Wednesday, June 17, 2009

Even further "embedded" giving

I was hoping I could come up with a term for "deeper than embedded" before writing this post, but my mind failed me. Since I am on vacation this is probably a good sign. So we'll open this up to you, dear readers - what term would you use to describe business models in which the giving element is so thoroughly integrated into the product and its marketing that it is a fundamental piece of the puzzle - even if the giving itself is not the core revenue driver, purpose of the product, or outcome of the service?

Here are some examples:

Contribune provides donor analytic software that allows an organization to track the news that its potential donors read. Users enter the URL of a news story that they care about, and Contribune facilitates donations to related nonprofits, tracks those donations, and elevates the story to the "front page" depending on the actions taken by readers. This seems similar to the services offered by Good2gether.

The Contribune site and blog include a movie that explains the process, but information on who is behind this site and what the revenue model is is somewhat vague (there are photos of the founder, but no last names listed). I presume that revenue (or predicted revenue) will come from selling data (donor analytics) to fundraisers (political and nonprofit) and from news sources. I suppose there could also be a token fee taken off of donations, but my guess is this won't be significant.

Giving is part of this model - but its really just the action that triggers the ratings that trigger the revenue. Sort of the way Nielsen ratings have been used to set broadcast advertising rates.

Contribune also launched a "charity focused URL shorteners - a technology that Twitter has made requisite. This URL shorteners allow you to clip a URL of any length into a shorter one, saving space in twitter and even allowing for some "built in" advertising. This is particularly true with the shortener, as the clip will now look like "" or "" These URL shorteners are loved for the brevity and vanity - they also provide great metrics as you can track who clicked through on the URL and what actions they took. Again, great data of potentially great value.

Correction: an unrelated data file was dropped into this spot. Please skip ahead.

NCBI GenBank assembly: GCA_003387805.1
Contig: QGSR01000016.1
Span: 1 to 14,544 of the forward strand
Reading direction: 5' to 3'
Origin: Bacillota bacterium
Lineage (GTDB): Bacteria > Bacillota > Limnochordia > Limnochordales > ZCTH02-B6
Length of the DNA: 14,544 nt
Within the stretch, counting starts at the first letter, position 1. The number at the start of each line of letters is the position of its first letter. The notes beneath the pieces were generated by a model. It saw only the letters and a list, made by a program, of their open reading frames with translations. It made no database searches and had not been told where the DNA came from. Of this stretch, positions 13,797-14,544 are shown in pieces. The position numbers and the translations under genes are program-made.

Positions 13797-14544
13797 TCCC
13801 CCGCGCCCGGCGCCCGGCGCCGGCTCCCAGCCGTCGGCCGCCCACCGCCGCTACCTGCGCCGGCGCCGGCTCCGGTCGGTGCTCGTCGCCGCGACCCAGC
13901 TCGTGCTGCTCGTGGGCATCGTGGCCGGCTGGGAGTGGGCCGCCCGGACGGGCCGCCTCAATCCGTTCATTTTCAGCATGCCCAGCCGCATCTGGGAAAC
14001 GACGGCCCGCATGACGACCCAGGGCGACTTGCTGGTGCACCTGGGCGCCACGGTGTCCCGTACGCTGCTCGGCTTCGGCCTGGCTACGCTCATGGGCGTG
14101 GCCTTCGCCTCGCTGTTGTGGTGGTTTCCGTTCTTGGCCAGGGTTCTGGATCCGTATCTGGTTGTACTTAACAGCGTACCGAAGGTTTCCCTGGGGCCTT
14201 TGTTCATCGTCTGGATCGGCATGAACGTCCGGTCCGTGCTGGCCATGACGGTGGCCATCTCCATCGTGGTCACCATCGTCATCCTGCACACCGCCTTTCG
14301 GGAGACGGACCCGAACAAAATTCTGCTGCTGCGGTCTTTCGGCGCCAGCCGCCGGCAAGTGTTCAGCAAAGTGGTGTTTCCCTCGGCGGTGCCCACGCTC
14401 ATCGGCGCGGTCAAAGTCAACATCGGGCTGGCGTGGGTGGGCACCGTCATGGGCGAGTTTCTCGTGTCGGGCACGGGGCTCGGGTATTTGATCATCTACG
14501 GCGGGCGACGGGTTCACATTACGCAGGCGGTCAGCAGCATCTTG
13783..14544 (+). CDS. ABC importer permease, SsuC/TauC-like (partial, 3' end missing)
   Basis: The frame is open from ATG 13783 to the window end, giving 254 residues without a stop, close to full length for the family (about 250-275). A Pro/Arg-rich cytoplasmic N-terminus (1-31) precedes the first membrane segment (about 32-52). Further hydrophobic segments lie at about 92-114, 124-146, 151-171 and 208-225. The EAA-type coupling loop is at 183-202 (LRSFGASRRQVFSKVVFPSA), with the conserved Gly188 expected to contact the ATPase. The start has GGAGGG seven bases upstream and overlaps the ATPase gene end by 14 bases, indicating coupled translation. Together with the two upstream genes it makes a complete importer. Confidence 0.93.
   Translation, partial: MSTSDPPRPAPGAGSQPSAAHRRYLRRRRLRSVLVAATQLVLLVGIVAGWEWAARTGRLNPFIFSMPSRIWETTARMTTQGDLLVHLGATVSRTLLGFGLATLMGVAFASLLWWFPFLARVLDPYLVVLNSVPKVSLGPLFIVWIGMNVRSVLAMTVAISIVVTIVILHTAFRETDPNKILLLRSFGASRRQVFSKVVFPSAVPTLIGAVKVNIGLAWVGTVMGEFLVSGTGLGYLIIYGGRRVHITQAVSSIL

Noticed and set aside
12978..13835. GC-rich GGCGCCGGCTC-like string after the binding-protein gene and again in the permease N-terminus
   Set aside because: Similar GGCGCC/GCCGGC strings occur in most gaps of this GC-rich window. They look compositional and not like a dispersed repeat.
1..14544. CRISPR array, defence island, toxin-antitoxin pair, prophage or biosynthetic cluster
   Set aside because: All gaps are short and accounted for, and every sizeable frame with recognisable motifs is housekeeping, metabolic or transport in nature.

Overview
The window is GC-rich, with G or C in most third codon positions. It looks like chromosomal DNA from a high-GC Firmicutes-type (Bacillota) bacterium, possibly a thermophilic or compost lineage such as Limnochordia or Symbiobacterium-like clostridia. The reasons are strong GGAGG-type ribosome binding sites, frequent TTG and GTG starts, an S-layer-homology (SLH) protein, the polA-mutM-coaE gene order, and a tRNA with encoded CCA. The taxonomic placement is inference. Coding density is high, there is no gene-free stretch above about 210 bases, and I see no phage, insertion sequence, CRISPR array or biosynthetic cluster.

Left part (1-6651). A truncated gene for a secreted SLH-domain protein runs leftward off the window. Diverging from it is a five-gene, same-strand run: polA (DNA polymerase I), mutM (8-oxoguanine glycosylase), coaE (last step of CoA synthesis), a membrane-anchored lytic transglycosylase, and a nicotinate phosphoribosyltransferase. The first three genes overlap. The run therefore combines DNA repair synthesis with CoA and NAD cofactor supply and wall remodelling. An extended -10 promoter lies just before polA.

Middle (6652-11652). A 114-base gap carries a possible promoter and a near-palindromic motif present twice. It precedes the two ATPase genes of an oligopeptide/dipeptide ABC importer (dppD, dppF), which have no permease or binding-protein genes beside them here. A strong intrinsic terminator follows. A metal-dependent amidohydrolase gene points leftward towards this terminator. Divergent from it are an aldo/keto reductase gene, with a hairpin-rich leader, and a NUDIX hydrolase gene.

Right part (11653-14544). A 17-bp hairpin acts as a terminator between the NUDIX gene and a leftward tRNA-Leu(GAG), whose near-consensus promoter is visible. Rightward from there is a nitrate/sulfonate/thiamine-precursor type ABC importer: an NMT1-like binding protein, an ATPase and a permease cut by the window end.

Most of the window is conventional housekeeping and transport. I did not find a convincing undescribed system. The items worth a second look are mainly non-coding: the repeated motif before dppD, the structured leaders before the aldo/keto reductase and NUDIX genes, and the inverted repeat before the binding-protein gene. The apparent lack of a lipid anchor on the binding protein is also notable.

Last year we saw the development of search engines that enabled giving. Now we've got news sites and URL shorteners. What do you think will be the next technology action to integrate charitable giving? And what should we call this kind of embedded giving?


Unknown said...

Hi Lucy,

Thanks so much for mentioning Contribune. We're really excited about the project. You're correct that we're hoping to generate some interesting data on the kinds of stories, videos, and narratives that best engage users. We hope this data will be helpful and valuable to an organization - in the same way Nielsen ratings are for other media, as you mention. We don't currently plan to charge any fee on the transactions themselves.

We're particularly excited about the role can play in mapping these connections. We have a few interesting features planned for, including the ability to have a donation form for a given cause appear in a top bar after clicking through to a story related to that cause's issue. In this way, embedded giving can really connect the media items we read and watch everyday with the tools to make an impact on the world.


Michael (Twitter: @mmayernick)

Mike said...

I personally like the TOMS shoes model. I buy a great pair of shoes, and then they give a pair to a needy child.

It would be great if more companies took this approach, and then someone had the ability to create an for embedded giving that compiles every company doing this into one place. I know I'd shop there.

Kevin Johnson said...

A key part of the giving conversation is the validation or vetting of giving choices. For many years such validation was the byproduct of the work of reporters and media distribution channels. With decline in reporting particularly at the regional and local levels, there is a fast growing gap. I just wrote a longer piece about this at

Best regards,

Kevin Johnson

Unknown said...

Such businesses might be said to have a "philanthropic kernel" analogous to the OS kernel, defined as "the part of the operating system that is mandatory and common to all other software." See:

Lucy Bernholz said...

Thanks Everyone for writing in. Mike - not sure if this is exactly what you are describing but check out CitizensMarket, the founder of which was just selected as an Echoing Green Fellow.

As for the "kernel" analogy - I like it and it works, but not sure it will be well understood...Is there an adjective that describes the existence of this kernel?

Others have tweeted in with "entrenched" giving and "integrated" giving.

Tommer Peterson said...

Here's a related story in the Seattle Times: